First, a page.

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Criticism and compliments: Rudy Miick FCSI on the science of feedback

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In this latest instalment of his column series for Foodservice Consultant, the Colorado-based MAS consultant outlines how managing the feedback process with clients and staff determines outcomes

As consultants we provide solutions for a living. Our solutions show up as ideas, offers, as plans, systems, or all the above. We live on feedback, given or received.

Most of us have been coached long ago to be okay with “constructive criticism.” We’re told, “Don’t take it personally.” Compliments, are shrugged off, humbly accepted. In either case, negative or positive, we’re given another piece of advise: “Toughen up!”

Like technology impacts equipment improvements, we’ve got new options for old habits. There’s undeniable science from brain physiology and anatomy that we can take human performance further, faster, with far less angst or drama. This opportunity is a choice.

The science: 

Two naturally occurring human hormones dance back and forth like a fulcrum. Cortisol, considered a natural stress hormone, is released during negative emotions, anxiety, panic, and shock. From the same base molecular structure, we also produce a “happy” hormone, DHEA. Bonus. As levels of DHEA go up, highest level brain AND motor functions occur.

The challenge of tradition:

Compliments are nice to hear, “Sally, great job!”

The challenge with compliments is they’re hard to replicate or train. What did Sally do that was great? The intention is lovely, a compliment. However, the impact becomes a challenge for both Sally or any person being “coached.” Sally performed five to 50 behaviors to get her “compliment.” As someone being trained, I am likely to ask, of everything I witnessed, which behavior am I supposed to replicate?

Criticism, verbal or non-verbal, is worse. Both drive Cortisol levels up. There is impact from a frown, an eyeroll.   We’ve all experienced the groan from a manager as they walk away; it’s painful and depressing, no matter how tough we pretend to be. 

The opportunity: Feedback as a system

Replace compliments and criticism with feedback.   Absolutely lose the compliment sandwich, that is, “good news/bad news/good news.”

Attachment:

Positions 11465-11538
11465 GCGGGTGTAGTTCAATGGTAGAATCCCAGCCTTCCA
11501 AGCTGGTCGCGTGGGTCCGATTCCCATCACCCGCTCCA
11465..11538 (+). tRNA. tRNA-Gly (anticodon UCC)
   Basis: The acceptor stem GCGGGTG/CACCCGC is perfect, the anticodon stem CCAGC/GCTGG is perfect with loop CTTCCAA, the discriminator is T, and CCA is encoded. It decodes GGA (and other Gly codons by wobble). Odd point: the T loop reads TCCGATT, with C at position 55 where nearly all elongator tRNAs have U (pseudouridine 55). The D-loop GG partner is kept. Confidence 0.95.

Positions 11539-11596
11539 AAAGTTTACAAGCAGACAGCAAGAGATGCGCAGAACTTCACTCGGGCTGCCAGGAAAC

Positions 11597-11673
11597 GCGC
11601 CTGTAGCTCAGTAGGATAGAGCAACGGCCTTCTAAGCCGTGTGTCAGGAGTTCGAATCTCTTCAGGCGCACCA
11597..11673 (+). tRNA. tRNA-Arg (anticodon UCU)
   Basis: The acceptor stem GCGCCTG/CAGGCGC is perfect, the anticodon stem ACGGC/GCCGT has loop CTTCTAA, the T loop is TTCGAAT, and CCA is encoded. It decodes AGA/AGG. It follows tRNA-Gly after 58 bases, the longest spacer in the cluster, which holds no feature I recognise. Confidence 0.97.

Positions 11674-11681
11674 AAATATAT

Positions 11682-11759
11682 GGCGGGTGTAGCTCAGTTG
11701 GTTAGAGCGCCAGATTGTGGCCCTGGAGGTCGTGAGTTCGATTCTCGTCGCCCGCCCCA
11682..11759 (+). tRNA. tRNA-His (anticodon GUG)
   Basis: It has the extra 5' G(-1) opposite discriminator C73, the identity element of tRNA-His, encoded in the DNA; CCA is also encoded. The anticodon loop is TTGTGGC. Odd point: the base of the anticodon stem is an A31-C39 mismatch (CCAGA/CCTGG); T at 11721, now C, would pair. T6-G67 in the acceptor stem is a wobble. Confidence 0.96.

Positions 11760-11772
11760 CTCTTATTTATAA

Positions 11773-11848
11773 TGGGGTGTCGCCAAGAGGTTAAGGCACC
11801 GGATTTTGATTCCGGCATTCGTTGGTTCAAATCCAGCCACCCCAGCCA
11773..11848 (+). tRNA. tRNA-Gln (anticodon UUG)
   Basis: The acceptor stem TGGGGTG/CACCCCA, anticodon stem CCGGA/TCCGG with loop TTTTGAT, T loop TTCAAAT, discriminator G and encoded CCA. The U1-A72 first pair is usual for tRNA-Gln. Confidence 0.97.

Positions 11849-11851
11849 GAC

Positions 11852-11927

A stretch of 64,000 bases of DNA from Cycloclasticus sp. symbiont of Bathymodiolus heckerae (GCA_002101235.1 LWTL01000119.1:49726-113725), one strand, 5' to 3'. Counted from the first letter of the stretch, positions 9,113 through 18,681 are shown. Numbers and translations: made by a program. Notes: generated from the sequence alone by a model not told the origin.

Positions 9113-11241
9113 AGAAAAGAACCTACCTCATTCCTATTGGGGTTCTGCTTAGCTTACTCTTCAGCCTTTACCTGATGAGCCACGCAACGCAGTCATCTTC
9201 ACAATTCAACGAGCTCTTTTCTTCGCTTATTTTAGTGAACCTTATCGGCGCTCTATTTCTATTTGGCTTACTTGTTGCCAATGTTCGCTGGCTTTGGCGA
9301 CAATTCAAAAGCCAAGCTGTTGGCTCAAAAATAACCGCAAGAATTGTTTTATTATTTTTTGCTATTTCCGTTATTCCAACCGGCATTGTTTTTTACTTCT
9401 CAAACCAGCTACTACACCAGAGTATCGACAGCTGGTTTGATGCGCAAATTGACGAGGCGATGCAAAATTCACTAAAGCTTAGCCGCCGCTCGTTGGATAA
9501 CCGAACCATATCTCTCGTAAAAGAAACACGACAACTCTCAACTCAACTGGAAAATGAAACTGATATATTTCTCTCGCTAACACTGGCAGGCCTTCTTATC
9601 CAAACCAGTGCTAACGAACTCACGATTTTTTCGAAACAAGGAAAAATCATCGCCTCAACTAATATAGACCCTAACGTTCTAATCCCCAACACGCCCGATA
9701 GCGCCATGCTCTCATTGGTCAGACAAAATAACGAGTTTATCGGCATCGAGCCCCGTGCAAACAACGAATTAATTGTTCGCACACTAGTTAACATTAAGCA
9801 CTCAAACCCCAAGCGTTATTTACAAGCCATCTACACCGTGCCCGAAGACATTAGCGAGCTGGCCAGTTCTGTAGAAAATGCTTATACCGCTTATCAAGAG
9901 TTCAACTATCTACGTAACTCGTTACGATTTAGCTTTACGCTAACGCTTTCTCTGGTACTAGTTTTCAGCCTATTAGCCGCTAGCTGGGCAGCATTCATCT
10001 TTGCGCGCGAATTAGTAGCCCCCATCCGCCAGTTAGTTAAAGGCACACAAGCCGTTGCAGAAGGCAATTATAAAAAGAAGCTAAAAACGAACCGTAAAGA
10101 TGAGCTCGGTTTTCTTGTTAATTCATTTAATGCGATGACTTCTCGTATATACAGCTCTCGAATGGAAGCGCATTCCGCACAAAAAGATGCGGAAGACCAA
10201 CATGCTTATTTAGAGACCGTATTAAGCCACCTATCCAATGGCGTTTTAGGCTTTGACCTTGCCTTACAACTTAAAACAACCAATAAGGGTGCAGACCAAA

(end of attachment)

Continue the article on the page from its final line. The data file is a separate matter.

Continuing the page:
What’s the difference?

Think of feedback as behavior based. Remember Sally’s compliment, “Doing a great job!” Feedback takes Sally’s compliment and turns it into trainable bits of data:

  • “Your report was less than 2 pages long as requested and was delivered as scheduled.”
  • “Sally reached out three times to clarify goals and the project timeline.”
  • “When Sally ask me questions, she makes direct eye contact.”

The science of feedback

To raise DHEA levels of any team member, ask the person’s experience first. I do this with two short questions:

  1. What’s one action you did well?
  2. To take your performance further next time, what’s one action you’d do differently?

Asking the client or team member these two questions, achieves three outcomes:

  1. I listen first, and pay attention, this experience of being heard increases DHEA and confidence.
  2. Hearing from my client/team first allows me to see what they’re thinking as a top of list topic compared to what I observed as top.
  3. I get to build on their observation and celebrate their own awareness as opposed to lecturing.

With the person’s response given to questions 1. and 2., build on what they shared with your experience:

  • What I thought you did really well is, “X”
  • And, to take your performance further, do “X”.

These comments create what I call a “Feedback Loop. Increase DHEA, outcome: speed and retention of learning. We teach our whole team and our clients to use the feedback loop with any new learning. Practice and stay positive.

For more go to www.miick.com; ©2012 The Miick Feedback System

Your questions or comments are welcome!  Please be in touch!

  Rudy Miick, FCSI, CMC®:  rudy@miick.com